As the legislative session nears an end, whether the Legislature will do anything to significantly revise the A-F accountability system is still unclear. Although the House passed its version of a revision to the A-F accountability system, HB 22, weeks ago, the Senate only recently took up consideration of the House bill in committee. During the Senate Education Committee hearing on Thursday, Senate Education committee Chair Larry Taylor substituted his own version of an accountability rewrite.

TCTA offered testimony on the Senate substitute for HB 22, noting that we were neutral on the bill, because, although it introduced a good number of non-test measures into the accountability system, it still didn’t delay implementation of the A-F rating system or eliminate summative accountability ratings like HB 22 does. However, similar to HB 22, the Senate substitute collapses the current five-domain system into three domains: student achievement, school performance, and school climate.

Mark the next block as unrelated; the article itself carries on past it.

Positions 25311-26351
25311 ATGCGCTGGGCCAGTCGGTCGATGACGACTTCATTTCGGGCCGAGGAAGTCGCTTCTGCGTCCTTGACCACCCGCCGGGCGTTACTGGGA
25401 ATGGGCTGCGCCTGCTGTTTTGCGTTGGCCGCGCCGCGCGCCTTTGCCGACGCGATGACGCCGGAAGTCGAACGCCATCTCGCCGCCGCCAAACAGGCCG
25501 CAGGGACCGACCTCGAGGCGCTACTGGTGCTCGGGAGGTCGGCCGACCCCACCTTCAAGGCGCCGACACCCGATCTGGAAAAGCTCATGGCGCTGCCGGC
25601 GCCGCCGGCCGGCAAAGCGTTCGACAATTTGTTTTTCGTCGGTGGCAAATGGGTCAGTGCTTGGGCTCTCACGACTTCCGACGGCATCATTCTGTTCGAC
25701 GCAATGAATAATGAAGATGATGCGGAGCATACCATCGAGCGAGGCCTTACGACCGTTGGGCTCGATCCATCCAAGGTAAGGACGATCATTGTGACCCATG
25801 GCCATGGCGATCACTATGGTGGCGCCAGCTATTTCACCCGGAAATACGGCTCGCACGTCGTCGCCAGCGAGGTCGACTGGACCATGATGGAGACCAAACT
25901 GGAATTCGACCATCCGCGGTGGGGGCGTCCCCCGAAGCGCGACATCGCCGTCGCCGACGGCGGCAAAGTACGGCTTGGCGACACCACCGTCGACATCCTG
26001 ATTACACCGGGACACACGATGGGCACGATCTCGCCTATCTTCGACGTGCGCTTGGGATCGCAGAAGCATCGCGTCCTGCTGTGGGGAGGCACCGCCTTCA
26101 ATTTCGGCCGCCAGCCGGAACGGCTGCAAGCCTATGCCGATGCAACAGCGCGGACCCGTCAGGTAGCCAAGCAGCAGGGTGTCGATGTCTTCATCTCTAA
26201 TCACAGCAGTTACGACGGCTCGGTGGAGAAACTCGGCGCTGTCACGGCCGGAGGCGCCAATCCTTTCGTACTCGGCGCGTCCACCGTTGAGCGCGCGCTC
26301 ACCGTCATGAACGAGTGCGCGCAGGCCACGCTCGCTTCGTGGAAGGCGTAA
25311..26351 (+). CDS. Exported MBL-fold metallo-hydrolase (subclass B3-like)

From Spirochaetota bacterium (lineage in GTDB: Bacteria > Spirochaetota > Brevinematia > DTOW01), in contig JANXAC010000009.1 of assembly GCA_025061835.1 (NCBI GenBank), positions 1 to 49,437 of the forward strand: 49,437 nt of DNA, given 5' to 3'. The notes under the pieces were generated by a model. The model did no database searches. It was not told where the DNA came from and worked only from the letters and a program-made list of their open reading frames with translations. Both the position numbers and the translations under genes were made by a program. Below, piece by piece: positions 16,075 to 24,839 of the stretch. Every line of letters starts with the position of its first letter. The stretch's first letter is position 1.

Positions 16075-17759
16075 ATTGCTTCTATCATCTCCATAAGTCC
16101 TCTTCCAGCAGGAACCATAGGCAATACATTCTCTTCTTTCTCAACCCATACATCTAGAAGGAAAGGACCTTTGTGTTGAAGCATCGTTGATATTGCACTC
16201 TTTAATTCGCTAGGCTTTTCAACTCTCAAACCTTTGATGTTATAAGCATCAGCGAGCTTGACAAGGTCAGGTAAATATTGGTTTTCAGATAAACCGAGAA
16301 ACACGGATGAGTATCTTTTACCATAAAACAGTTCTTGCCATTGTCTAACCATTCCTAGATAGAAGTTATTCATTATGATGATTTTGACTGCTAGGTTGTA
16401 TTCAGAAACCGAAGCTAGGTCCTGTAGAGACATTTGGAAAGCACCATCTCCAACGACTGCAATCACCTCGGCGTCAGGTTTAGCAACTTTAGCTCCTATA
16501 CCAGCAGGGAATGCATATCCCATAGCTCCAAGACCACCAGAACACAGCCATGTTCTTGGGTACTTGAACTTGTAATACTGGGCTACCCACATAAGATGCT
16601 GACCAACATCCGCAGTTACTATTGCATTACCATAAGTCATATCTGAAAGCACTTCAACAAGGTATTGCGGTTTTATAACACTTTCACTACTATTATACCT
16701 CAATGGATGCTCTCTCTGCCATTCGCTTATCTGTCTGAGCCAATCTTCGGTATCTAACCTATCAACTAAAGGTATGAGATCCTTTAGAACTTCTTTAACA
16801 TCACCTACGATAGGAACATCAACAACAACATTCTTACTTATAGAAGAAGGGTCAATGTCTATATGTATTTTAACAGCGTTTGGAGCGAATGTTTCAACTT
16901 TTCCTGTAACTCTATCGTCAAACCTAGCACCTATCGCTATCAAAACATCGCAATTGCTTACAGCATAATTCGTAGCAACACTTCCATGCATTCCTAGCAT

TCTA also cautioned senators not to take the approach the House took to include student performance on state tests in conjunction with a teacher quality indicator that HB 22 adds to the accountability system. TCTA urged senators instead to focus on more appropriate measures, including the percentage of teachers assigned to positions for which they hold appropriate certification, rates of teacher turnover, and the percentage of teachers with three or fewer years of experience.

TCTA additionally encouraged the Senate to include a school climate survey in its version of the accountability bill, pointing out that there are a number of validated school climate survey instruments available that measure student, educator and parent perceptions of various aspects of school climate, like safety, engagement, and teaching and learning conditions. TCTA referred to a number of other states already including school climate survey results in their accountability systems.